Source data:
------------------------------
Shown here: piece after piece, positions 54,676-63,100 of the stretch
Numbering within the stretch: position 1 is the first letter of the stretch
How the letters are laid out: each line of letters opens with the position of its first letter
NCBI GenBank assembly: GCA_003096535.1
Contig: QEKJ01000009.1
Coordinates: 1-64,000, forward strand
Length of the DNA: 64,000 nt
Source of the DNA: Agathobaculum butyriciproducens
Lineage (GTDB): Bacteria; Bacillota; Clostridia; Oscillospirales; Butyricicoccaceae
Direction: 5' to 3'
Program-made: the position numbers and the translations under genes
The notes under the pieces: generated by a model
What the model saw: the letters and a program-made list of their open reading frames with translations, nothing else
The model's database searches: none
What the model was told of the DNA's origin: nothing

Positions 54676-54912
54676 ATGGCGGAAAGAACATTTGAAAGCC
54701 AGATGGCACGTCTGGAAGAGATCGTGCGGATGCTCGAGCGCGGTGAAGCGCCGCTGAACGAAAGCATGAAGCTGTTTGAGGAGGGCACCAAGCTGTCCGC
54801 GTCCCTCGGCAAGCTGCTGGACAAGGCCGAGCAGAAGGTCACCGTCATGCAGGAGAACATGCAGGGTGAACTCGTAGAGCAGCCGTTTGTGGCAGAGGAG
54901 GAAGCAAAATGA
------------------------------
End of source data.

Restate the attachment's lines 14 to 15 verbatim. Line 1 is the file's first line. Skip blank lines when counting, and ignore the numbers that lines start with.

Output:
The model's database searches: none
What the model was told of the DNA's origin: nothing